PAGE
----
• Daniela Urzola

'Raw': the perks of being a cannibal

Raw (Julia Doucournau, 2016) DP: Ruben Impens

In 1791, the controversial author Marquis de Sade would present to the world the story of Justine, a virtuous young woman whose desire to lead a morally correct life is demolished over and over again by every person who crosses her path and commits acts of violence against her in every possible way. In 2016, French director Julia Ducournau presents us with a new Justine; one that wouldn't be that different from the original. Raw (2016) tells the story of a young veterinary student who, like the rest of her family, has practiced veganism all her life. After an hazing ritual in which she is forced to eat a rabbit liver, our protagonist begins to develop an increasingly strong and difficult to ignore appetite for meat. Not animal but human.

Raw (Julia Doucournau, 2016) DP: Ruben Impens

Premiered at the Cannes Film Festival, Ducournau's debut feature shocked audiences with powerful and disturbing visual imagery in which violence against the human body prevails. One that will definitely make you look the other way more than once. However, one of Raw's greatest achievements lies in its way of approaching gore, which is used not as a mere shock resource -which happens in most cases resulting in shallow exploitation films- but as a visual tool to translate into the external realm the internal conflicts that our protagonist goes through. Thus, Ducournau presents a variant of body horror with a marked psychological tone. One that allows her to reconcile two genres that would otherwise be situated in absolute extremes: horror -in its most grotesque variation- and coming-of-age.

Raw (Julia Doucournau, 2016) DP: Ruben Impens

Essentially, Raw is a coming-of-age tale in which the central subject matter is the moral development of Justine, who echoes her predecessor and becomes a spectator of her own virtue's decline. Because in a first viewing, the film seems to be a sole story of cannibalism, but a closer look at it allows the viewer to understand that, through this theme, Ducournau establishes a parallel between the sexual awakening of a woman and the origin of an inexplicable appetite for human flesh. It is not random that, in addition to her veganism, the other central aspect to Justine's character is her being a virgin. But in going through a defining stage of her life, she sees both of these principles questioned, and this is ultimately what brings her down on a journey of constant struggle against her own desires. In this regard, her relationship with her older sister, probably the main one throughout the entire film, plays a particularly relevant role. Unlike Justine, Alexia is shown as a liberated woman. One who has taken on her fleshly desires -in every possible way-. Frankly, Ducournau needed onyl to call her Juliette to make the reference to Sade even more obvious. But she doesn't, and she is aware of it. Raw is built upon symbolisms that are implied but never explicit, in such a way that it is the viewer's task to complete the interpretation from his own viewpoint.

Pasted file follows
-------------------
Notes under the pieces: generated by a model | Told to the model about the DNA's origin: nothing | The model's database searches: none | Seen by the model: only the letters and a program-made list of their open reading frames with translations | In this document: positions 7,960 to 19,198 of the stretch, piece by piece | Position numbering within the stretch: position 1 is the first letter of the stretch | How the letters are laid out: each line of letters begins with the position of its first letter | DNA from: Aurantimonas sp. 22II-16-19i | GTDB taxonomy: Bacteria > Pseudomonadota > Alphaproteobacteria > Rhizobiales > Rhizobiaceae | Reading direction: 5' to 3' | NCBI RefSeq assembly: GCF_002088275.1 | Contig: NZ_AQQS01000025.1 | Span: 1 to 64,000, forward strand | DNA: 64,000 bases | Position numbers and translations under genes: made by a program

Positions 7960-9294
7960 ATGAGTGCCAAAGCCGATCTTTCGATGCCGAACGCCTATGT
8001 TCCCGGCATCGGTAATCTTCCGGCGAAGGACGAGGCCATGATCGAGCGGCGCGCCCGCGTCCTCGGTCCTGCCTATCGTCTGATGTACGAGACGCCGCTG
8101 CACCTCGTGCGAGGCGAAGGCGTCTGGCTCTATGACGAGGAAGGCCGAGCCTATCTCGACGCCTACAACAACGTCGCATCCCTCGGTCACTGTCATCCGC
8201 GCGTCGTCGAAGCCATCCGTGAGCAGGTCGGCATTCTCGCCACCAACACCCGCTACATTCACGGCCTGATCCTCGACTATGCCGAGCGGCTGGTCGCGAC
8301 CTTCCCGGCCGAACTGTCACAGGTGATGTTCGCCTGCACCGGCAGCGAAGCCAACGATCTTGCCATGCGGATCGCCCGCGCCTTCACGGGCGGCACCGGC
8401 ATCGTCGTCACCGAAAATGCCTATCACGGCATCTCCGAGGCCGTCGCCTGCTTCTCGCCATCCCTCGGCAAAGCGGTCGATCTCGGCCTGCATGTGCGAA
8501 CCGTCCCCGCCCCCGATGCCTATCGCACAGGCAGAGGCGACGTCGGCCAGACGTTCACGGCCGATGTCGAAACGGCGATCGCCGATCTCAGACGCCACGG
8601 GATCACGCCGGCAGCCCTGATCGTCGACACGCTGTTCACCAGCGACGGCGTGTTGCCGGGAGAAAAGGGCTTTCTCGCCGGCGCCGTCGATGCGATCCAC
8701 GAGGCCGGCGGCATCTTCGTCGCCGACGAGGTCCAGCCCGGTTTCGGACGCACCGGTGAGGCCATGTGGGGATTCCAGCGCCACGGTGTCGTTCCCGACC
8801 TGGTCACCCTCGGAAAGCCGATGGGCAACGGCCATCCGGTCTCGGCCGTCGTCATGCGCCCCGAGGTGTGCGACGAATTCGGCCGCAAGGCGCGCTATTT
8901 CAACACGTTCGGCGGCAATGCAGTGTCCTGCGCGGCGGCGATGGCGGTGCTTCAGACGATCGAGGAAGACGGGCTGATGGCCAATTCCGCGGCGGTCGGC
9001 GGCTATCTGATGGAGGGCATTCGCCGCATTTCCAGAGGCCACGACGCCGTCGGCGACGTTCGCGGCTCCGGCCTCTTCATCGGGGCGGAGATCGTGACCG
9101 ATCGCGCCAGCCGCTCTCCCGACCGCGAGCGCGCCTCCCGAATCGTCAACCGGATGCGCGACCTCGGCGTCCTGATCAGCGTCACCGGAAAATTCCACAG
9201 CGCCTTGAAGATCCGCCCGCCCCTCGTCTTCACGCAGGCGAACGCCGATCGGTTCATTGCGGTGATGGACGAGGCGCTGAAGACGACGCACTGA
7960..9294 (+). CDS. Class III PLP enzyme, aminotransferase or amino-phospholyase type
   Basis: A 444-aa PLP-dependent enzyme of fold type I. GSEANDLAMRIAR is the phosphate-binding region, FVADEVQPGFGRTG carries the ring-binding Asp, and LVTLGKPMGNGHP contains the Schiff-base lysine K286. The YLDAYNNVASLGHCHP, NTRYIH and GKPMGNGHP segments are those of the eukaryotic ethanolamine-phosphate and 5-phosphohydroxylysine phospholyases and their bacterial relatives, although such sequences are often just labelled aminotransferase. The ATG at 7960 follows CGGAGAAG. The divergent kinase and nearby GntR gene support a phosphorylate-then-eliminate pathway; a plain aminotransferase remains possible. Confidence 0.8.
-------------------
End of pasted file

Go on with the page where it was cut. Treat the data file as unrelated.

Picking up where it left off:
Raw (Julia Doucournau, 2016) DP: Ruben Impens

The film maintains an aura of deep tension, which is amplified by both its soundtrack and a work in sound design that masterfully emphasizes every sensation in the body. Additionally, there is a claustrophobic aspect to it all; one that is largely produced by the scenarios, most of them being closed spaces imbued with a neon lighting. All these elements also contribute to a realistic depiction of anxiety that, when it reaches its climax, allows us to go through the physical pain of the body and actually see Justine's internal suffering. "I know that you will find a solution" is the line of dialogue that ends Raw. Without naming who says it so as not to make spoilers, this phrase closes the film in a tone that is both unexpected and hopeful. Almost like the final monologue in Lady Bird (Greta Gerwig, 2017), the letter signed by The Breakfast Club (John Hughes, 1985) or the simple “We are infinite” from The Perks of Being a Wallflower (Stephen Chbosky, 2012) , Raw intentionally makes us think that Justine will find a way to live with her cannibalism. But not just that. She will also find a new virtue in it, in her womanly body, and in her carnal nature.

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